Some banks, one in particular, use a prime rate that is higher than what all other mortgage lenders use, including the other banks. It’s a ‘special’ prime rate that they use for their mortgages only. The bank has a green logo and has two letters in its acronym, which may include the letters ‘T’ and ‘D’. This is only a concern when applying for a variable rate mortgage, and does not apply to fixed mortgage rates. When applying at this bank, they will quote you a rate of TD Prime – X%. To the unsuspecting borrower, TD prime -0.85% will sound like a better deal than prime -0.70% they are being offered by another lender, however, the actual rate of interest will be exactly the same. In most cases, they will quote you the rate along with the discount off prime. Just make sure you pay attention to the rate itself when comparing a TD variable rate mortgage, and not just the discount.
Fixed rate mortgages all have interest that is compounded semi-annually, regardless of the lender. Most lenders will calculate their variable rate mortgages the same way, however, there are some who compound monthly. This means that on a mortgage where everything else is equal, you would be paying slightly higher per month if compounded monthly. For example, on a $400,000 mortgage, amortized over 25 years with a 3% interest, your typical monthly payment would be $1,892.98 if compounded semi-annually. If compounded monthly, however, your monthly payment would be $1,896.85. Same mortgage amount. Same rate. Same amortization period. Yet payment is $3.87 more per month. Sure, less then the cost of a cup of coffee at Starbucks, but it’s still extra money out of your pocket.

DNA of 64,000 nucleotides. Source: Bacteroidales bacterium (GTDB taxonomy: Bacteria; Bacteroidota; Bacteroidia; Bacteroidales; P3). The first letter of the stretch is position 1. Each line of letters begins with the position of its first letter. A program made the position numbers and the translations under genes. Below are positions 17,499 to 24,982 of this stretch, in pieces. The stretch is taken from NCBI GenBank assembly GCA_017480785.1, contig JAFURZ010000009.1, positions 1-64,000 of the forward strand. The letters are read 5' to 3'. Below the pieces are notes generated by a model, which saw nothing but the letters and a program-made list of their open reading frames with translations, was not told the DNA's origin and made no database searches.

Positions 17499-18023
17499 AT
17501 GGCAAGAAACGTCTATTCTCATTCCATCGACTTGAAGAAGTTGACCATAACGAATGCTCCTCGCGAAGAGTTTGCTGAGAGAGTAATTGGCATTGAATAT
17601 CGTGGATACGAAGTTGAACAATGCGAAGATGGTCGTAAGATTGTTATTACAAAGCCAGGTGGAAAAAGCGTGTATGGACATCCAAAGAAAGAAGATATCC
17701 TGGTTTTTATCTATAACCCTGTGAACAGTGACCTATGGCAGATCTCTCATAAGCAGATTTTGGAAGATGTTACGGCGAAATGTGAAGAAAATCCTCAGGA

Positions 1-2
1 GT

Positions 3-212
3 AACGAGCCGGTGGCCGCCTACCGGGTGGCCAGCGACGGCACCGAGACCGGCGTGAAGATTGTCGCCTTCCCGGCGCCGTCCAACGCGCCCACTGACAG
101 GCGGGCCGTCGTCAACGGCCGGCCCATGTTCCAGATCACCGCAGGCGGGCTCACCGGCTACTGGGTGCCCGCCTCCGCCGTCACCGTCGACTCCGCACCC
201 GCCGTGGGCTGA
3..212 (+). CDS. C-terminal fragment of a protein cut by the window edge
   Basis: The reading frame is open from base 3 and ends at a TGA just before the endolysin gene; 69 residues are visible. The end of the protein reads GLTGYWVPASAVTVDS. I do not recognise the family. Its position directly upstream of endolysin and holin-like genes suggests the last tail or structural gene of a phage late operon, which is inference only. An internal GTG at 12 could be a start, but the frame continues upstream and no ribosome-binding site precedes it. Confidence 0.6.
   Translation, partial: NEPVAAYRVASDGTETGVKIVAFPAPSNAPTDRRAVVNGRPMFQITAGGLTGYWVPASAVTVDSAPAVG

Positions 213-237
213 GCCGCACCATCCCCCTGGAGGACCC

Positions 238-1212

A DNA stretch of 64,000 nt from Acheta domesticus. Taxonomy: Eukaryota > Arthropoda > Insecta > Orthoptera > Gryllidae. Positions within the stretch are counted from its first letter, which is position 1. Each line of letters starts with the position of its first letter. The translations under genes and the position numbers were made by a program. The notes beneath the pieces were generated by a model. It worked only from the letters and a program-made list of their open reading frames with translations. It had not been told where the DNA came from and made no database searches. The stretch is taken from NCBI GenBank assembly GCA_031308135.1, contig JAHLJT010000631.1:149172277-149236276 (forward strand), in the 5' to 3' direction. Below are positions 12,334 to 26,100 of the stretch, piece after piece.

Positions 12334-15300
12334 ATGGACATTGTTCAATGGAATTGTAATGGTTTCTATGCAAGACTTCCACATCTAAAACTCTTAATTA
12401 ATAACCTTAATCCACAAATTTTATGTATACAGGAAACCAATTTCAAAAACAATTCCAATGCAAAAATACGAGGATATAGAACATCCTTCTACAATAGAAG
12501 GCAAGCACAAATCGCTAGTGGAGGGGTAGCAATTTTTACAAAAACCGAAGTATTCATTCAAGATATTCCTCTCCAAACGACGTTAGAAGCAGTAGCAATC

Cash Back Mortgages
You always want to be on the lookout and be cautious of additional products or specific products a bank might try to sell you. If they are strongly pushing one specific product over another, or if they are trying to sell you something you don’t need, then that is one more reason to raise an eyebrow.